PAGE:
Message in a bottleneck: Time to double fabric bandwidth with Gen2 Serial RapidIO

Message in a bottleneck: Time to double fabric bandwidth with Gen2 Serial RapidIO

The new Gen2 SRIO switches double bandwidth and support the DoD move to open standards network architecture.

The recent introduction of Gen2 Serial (SRIO) switch chips (Figure 1) from IDT is great news for the COTS embedded defense and aerospace market. The latest generation of SRIO doubles the fabric’s bandwidth to 20 Gbps/full-duplex per 4-lane port for an aggregate nonblocking bandwidth of 240 Gbps. Even greater overall throughput is possible when a cluster of switches is arranged in a 2-level hierarchy on a central switch card. Now that these devices have become available, leading COTS board vendors are designing them into new boards, which are expected to start shipping in Q2 of next year. With the doubling of bandwidth with SRIO Gen2 switches and 100 ns cut through latency, systems that perform Fast Fourier Transforms (FFTs) on large two-dimensional data blocks can be optimized to run on large distributed systems. Most important, because many embedded applications require multiprocessor architectures, RapidIO’s push architecture and messaging feature make it possible for designers to scale up applications simply by adding payload processor cards and remapping software algorithms.

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Figure 1: IDT has introduced the Gen2 Serial RapidIO (SRIO) switch chip.
(Click graphic to zoom by 1.4x)

 

Designers of processors and other -based systems welcome the doubling of SRIO per port bandwidth. Gen2 SRIO offers twice the interconnect performance for about the same industry leading size, weight, and power that adopters have come to enjoy. In applications, one of the limitations to superior performance is fabric bandwidth. These bandwidth-hungry applications have an endless need for increasing amounts of processing performance, so the doubling of fabric interconnect speed is a solid step forward. Also, because SRIO is an open standard, embraced widely in the military embedded market, it helps COTS vendors meet growing customer demand to eschew proprietary, vertical architectures and expand the use of common standards. This trend toward open standards is becoming increasingly important as the DoD’s Modular Open Systems Approach (MOSA) system design philosophy and other industry-wide initiatives encourage vendors and primes to implement open systems. The military understands that systems based on open standards are more flexibly and cost-effectively modified as technologies and missions evolve. Another major tenet of MOSA is “vendor independence.” RapidIO is the most widely supported fabric in MIL/Aero with module and system offerings from a community of vendors including Curtiss-Wright.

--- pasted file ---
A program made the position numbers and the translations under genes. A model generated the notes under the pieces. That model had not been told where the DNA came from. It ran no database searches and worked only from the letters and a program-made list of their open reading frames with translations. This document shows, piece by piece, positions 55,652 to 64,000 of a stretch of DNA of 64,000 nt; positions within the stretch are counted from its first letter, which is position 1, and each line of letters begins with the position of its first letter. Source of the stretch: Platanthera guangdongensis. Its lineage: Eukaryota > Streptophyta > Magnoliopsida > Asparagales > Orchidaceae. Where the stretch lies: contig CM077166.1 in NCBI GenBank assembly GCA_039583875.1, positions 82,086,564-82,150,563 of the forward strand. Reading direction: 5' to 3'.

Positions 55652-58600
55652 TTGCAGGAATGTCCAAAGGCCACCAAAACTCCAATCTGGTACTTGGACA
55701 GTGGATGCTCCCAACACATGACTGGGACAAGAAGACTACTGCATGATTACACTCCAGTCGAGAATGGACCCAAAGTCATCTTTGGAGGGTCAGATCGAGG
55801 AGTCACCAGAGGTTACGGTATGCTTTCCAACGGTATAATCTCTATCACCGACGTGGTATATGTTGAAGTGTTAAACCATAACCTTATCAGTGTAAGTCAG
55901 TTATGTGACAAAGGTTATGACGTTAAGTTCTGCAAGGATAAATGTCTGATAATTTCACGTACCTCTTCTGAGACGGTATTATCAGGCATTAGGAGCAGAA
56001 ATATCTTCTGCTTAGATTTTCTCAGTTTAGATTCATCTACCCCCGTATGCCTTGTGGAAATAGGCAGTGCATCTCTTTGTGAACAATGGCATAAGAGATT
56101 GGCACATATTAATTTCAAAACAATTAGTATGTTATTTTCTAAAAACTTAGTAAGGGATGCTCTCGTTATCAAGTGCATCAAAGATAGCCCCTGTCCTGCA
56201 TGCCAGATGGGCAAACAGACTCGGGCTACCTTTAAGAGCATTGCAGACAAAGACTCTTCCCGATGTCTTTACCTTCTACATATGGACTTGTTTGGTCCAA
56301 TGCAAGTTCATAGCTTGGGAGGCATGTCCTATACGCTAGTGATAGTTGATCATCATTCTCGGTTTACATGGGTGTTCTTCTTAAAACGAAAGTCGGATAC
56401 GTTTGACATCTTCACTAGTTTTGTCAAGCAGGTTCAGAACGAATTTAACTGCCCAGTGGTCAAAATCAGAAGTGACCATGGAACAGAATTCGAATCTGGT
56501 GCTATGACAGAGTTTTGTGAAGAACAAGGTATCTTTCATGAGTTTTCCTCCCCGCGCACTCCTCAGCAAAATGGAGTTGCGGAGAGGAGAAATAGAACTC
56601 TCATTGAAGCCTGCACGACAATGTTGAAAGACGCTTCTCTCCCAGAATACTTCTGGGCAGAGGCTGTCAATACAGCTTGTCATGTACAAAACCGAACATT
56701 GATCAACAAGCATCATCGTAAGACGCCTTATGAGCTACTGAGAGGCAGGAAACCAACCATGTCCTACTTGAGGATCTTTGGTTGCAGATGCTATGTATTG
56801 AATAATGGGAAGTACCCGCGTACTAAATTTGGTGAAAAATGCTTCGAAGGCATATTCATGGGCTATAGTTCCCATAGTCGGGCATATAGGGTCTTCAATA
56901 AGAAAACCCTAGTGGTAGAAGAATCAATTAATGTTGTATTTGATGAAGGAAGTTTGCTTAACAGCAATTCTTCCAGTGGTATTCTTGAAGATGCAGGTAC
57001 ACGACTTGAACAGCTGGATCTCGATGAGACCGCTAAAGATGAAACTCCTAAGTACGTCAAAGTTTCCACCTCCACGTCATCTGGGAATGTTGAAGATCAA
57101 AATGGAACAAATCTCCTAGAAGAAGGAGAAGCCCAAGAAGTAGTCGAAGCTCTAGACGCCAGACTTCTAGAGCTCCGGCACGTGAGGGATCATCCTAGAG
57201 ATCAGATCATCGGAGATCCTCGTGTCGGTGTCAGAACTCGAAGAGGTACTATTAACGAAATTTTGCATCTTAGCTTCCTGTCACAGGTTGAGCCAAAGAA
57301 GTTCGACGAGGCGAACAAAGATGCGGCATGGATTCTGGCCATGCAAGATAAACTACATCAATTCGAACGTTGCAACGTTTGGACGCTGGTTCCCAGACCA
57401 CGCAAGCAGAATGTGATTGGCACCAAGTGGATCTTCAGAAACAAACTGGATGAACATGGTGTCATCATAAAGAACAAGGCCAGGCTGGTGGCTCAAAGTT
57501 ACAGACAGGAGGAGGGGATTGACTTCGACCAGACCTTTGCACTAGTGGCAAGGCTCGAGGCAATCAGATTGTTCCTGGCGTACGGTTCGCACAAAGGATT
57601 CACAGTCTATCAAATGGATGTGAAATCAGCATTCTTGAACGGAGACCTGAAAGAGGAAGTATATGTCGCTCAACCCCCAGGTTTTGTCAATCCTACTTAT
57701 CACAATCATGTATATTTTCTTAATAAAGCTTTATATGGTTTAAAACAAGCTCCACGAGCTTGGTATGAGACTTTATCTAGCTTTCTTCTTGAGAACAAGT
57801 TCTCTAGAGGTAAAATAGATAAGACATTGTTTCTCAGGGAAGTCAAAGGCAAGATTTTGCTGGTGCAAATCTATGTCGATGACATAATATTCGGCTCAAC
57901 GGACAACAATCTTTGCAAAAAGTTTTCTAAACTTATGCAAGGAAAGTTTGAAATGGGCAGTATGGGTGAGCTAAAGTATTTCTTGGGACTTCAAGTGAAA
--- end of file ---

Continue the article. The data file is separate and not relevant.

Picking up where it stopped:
A common denominator

In the new world of network-centric platforms, the sensor processor is no longer a black box. Any user connected to the Global Information Grid (GIG) could in principle subscribe to a data feed from an individual processing element contained within an embedded computing system. This vision drives specific requirements into the embedded multicomputer. If data on an embedded system must be made available over the wide-area network, the fabric must be a seamless bridge between the system’s different interfaces, such as sensor output and an Ethernet backbone. The good news is that SRIO works very well as a common denominator among many different interfaces. It is now the embedded fabric of choice in the embedded military sensor market. All of the key embedded elements in the sensor ecosystem currently feature bridges/interconnects that work with SRIO. For example, major vendors of processing elements, including Freescale, Xilinx, and Altera provide integrated SRIO support. For designs that will transition to the Intel architecture, the translation from PCIe to SRIO can be done very simply using a low-power bridge, enabling seamless integration.